Behind the Mask
I’m the kind of guy that enjoys superheroes and science fiction. I read comic books, get (probably too) excited about the newest Marvel movie, and have many 1000+ page fantasy tomes on my bookshelf. I listen to podcasts about the movies I watch and the books I read because I want to stave off that inevitable feeling of loss when a good story ends. A small, childlike part of me still hopes that someday I’ll get to visit a galaxy far, far away, be bitten by a radioactive spider that’ll give me insane powers, and receive my Hogwarts letter with sincere condolences that it took so long to arrive (though I suppose I would’ve ended up at Ilvermorny). In other words, let me spell it out for you, I am a huge nerd.
That’s why when I finally had the chance to see the new Spider-Man movie I was more than a little excited. I may or may not have been bouncing and squealing as the previews started rolling. Just ask my wife (to whom much credit is due for putting up with my high-level nerdom and spending 2 ½ hours of our date keeping me confined to my seat).
Fear not my less-obsessive friends, for no spoilers abound here—though if you’d like to privately discuss the gloriousness of the film in excruciating detail, it would be my absolute pleasure. All I’ll say here is that I thoroughly enjoyed the movie, and it exceeded my expectations.
Now, Spider-Man is my favorite superhero. There’s just something about him that more relatable than other superheroes. I’m not superlatively virtuous like Captain America (nor am I nearly patriotic enough). I’m not a genius, billionaire, playboy, philanthropist like Tony Stark. Nor am a I dark, brooding, vigilante detective like Batman. But a dorky teenager who grows up to be a quirky guy dealing with and enduring the seemingly mundane aspects of everyday life (and who just happens to get amazing superpowers from a radioactive arachnid), now that’s someone I can identify with.
In fact, that’s essentially what Spider-Man co-creator Stan “The Man” Lee had in mind when he first envisioned the character. In an interview with the Chicago Tribune, Lee said he liked Spider-Man because “He’s the one who’s most like me—nothing ever turns out 100 percent OK; he’s got a lot of problems, and he does things wrong, and I can relate to that.” Spidey’s iconic costume also plays into the relatability factor. Because you can’t see his face when he suits up, it allows readers or viewers to picture themselves under the mask. Lee said much the same thing in a 2015 interview with Newsarama: “What I like about the costume is anybody reading Spider-Man in any part of the world can imagine that they themselves are under the costume. And that’s a good thing.”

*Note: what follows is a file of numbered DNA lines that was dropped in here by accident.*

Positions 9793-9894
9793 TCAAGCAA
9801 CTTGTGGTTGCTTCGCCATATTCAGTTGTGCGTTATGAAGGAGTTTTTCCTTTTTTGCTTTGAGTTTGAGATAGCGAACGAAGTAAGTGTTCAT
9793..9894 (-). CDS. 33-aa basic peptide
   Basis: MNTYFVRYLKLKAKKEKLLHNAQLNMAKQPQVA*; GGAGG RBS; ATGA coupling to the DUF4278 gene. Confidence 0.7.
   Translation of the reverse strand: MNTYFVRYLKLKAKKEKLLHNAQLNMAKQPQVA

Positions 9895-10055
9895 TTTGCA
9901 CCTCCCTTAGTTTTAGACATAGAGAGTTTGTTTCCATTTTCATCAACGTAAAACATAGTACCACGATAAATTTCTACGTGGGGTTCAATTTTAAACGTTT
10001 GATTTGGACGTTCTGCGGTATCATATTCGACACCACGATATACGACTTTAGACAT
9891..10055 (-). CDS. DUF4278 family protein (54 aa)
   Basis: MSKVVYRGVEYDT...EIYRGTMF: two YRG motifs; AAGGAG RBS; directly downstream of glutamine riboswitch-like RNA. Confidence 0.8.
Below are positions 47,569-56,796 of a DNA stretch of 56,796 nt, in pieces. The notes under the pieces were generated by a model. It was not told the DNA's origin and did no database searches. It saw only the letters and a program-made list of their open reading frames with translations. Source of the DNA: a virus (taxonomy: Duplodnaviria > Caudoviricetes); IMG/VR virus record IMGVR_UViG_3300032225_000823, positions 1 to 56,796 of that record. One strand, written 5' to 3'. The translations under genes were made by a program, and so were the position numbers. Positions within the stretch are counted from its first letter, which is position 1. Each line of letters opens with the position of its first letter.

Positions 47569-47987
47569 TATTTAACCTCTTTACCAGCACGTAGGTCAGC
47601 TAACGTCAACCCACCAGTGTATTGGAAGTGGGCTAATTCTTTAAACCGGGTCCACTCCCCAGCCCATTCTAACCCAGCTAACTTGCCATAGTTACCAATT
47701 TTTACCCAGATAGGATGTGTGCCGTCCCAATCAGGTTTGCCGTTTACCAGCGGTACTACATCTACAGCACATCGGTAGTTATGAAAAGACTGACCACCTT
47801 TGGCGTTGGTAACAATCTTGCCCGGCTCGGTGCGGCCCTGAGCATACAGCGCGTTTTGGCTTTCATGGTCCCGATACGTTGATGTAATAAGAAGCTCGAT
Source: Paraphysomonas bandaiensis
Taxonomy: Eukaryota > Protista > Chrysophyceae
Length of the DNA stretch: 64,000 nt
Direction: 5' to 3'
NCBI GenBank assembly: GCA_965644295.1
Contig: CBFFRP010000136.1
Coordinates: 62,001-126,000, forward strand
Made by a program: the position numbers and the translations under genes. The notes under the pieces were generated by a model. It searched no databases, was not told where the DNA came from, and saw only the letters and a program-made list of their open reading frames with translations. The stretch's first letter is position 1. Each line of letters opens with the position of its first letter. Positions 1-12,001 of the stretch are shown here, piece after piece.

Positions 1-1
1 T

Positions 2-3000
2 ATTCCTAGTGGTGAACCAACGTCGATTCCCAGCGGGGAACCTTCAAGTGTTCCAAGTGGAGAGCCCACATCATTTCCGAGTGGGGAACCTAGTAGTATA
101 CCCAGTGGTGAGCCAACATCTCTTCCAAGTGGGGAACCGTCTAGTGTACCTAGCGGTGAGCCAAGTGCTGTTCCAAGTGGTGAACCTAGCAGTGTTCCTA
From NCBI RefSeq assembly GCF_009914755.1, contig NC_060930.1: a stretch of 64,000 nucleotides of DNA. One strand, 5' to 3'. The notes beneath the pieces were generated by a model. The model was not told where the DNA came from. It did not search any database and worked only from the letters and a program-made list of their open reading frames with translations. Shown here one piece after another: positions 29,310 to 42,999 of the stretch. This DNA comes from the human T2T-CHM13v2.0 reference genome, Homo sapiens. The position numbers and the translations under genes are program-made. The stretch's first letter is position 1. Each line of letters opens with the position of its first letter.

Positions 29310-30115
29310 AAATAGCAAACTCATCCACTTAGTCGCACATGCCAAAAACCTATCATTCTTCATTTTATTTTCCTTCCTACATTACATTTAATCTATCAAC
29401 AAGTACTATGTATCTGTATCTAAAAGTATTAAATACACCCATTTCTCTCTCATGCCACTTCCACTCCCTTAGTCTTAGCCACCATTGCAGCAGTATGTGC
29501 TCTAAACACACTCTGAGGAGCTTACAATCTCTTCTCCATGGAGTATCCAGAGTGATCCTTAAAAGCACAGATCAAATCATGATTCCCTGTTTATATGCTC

Though I’ve never had the pleasure of swinging around Manhattan with my web shooters, chasing down the latest baddie from my exploding rogues gallery—and, unfortunately, probably never will—I can still connect with Spider-Man because I know underneath the spandex is a guy like me who has a story full of ups and downs, joys and challenges. And not only can I connect in that way, but so can countless other people from infinite backgrounds. Because we all have stories, and that’s one of the most fundamental, universal connections the world over.
As is often the case these days, I started connecting these thoughts with my experience in voiceover. Working in VO is a lot like putting on a superhero costume. For a little while, I put on a new voice, step into the life of a different person or character, and get to play the role of something entirely different from my normal day-to-day. It’s fun to think through your favorite animated characters, commercials, or even virtual instructors and imagine the person behind the voice. Who are they, really? What is their life like? What villains are they battling? Who might they be a superhero to?
Looking toward the future, I get excited dreaming about the different roles, characters, and stories I might get to bring to life someday with my voice. So many possibilities exist, and I can’t wait to see where this adventure takes me. Who knows? Maybe someday I’ll even get the chance to pull on my Spidey mask and be the hero I’ve admired for so long.
Until next time, friends, keep telling stories.
Voiceover Artist | Storyteller